Durness and Dornoch

There have been lot of talk recently about the “problem” of motorhomes in Dornoch and Durness, reported in the Northern Times  here and here.

Is there really a problem and if so, what is it?

Credit: Andy Strangeway

As I write this blog, I am in my motorhome in the Highlands, having recently spent one night outside Durness.  Usually, I travel to France and the rest of Europe…it is easier, cheaper, usually more fun and usually better weather.  But this year, I wanted to see the beautiful highlands and I was not disappointed – it is a fabulous place.  One of the things that struck me was just how many motorhomes visit Scotland.  It seemed to me that nearly a half of all vehicles on the road were visibly tourist related.  Nearly a third were motorhomes, of which nearly half bore foreign registration plates.  In England, a motorhome is still a relatively unusual sight on the roads and a foreign one is positively rare.

In the rest of Europe, the motorhome culture is very different to the UK.  In Europe, there is an acknowledgement that motorhomes are used in very different ways to caravans.  A large percentage of motorhomers never use campsites.  Not ever.  They don’t need to.  And having spent three of the last four years motorhoming in Europe, I can see why, so now I am a motorhomer who (almost) never uses campsites.  All I look for is somewhere to park.  Once a week, I need tap water and somewhere to empty my toilet waste, but apart from that, all I need is somewhere to park my self-contained motorhome.  Campsites in Scotland can charge up £20 to park a motorhome overnight, more if you have family with you, but what exactly are you getting for our money?  Not a lot, is the answer, for many motorhomers.

You see, most motorhomes are self-contained.  Most of the time, they only need somewhere to park.  They don’t need or want all the other things that a campsite provides and don’t really see why they should be forced to pay for them.  They have a point.

So, back to the problem…the increasing numbers of motorhomes using laybys and carparks is a problem and it is this:- the tourist industry in the UK is not meeting the needs of motorhomes.  I will say that again: the tourist industry in the UK is not meeting the needs of motorhomes.

In Europe, motorhomes are well catered for using Aires de Services or Stellenplatzen, collectively known as Motorhome Stopovers.  Wikipedia describes them perfectly:-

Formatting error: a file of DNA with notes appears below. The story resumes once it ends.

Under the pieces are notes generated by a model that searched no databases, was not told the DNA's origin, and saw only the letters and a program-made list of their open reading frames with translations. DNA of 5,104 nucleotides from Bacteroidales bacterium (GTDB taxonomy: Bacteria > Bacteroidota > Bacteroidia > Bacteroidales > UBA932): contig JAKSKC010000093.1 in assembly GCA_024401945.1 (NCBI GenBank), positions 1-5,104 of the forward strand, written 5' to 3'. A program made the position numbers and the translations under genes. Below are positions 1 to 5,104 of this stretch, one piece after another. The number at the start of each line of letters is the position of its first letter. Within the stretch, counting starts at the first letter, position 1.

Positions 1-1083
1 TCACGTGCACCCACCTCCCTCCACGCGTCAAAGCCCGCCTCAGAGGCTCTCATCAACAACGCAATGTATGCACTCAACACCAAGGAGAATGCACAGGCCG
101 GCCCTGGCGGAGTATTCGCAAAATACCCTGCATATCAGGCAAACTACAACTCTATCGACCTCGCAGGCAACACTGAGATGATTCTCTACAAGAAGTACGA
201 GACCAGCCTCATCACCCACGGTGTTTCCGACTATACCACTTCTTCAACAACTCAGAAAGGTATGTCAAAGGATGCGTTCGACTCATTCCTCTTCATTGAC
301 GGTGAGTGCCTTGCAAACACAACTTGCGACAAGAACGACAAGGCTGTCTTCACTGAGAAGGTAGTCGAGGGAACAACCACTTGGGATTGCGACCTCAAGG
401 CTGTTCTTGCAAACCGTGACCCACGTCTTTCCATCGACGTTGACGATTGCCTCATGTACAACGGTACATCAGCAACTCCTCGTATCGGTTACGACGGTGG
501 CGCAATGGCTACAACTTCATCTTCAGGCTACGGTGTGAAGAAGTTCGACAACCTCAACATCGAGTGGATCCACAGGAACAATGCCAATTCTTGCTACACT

“These stopovers differ from campsites in that they are usually intended for a very short-term usage—usually one or two days—thus they provide very limited space for parking and limited facilities or at times no service at all. Some stopovers may provides services like campsites but these places generally will not provide much space around the vehicles as most campsites do. In most cases these places are usually located at the center of or at the edge of a town or a village and are convenient for visiting such places and generally do not have a management facility like a campsite. In addition, the majority of these place are free of charge”

So now we can see that the real problem is not the number of motorhomes as such, but that they are not used to being exploited for unwanted services.  Motorhomers are thought to spend £30+ per day…if Scotland tourism wants to keep that, then it needs to raise its game, because right now, we don’t feel very welcome.

Andy Strangeway has been battling for the last two years and has a lot to say about it on his blog.

Here at the Motorhome Touring Association, we believe that local councils have a responsibility to satisfy the needs and wishes of their residents and to provide an infrastructure which benefits all local traders, rather than a select few.  Local councils should be asking for their views, all of them, not just campsite owners.  And, in the context of motorhomes, they should be talking to motorhomers because if they are not made to feel unwelcome, they will take their money somwhere else.  The Motorhome Touring Association we can help local authorities understand the needs and expectations of modern motorhomers in ways that benefit everyone and to match them to local conditions.



If you are reading this, the chances are that you are either a motorhome owner or you are thinking of being motorhome owner and one thing that all motorhomers need is somewhere to stop for the night or possibly longer. There are as many ways to go motorhoming as there are motorhomers. Many like to spend a their annual holiday on one site, while others may spend months wandering the UK or the rest of Europe spending just a night or two in any one place.
Wilding, also known as wild camping, free camping or boondocking, is touring in your motorhome or campervan without using camp or caravan sites. Actually, wild camping is a bit of misnomer, but I will come to that in a minute.

There was a letter, from Martyn Ferguson, in the Summer edition of MMM lamenting Cornwall’s new attack on motorhomes. The council has restated its ban on overnight sleeping in all 240 of its car parks, and prohibited the overnight parking of motorhomes (but not, apparently for cars) in 17 of them. You can get it from the horse’s mouth at http://www.cornwall.gov.uk/default.aspx?page=33744. It pointed to 311 caravan parks, camping sites and holiday parks as alternatives.

This action seem to follow reports in 2012 when campsite owners in Cornwall were up in arms about 50 motorhomes “parked up in the afternoon, all camping free of charge” and that they were apparently “ruining their businesses”.

There are a couple of things to say about this. Firstly, were the motorhomes parked or camped? There is a difference which is recognised in Europe, but seemingly not in the UK.

A vehicle is deemed to be ‘camped’ when any of the following are taking place:
•Stabilisers are deployed
•Awning/sunshade is deployed
•Cooking equipment is deployed (fires, barbecues, stoves, etc.) outside of the vehicle.
•Furniture (tables, chairs, etc) are deployed
•Washing is hung out
•Drinking water containers are deployed outside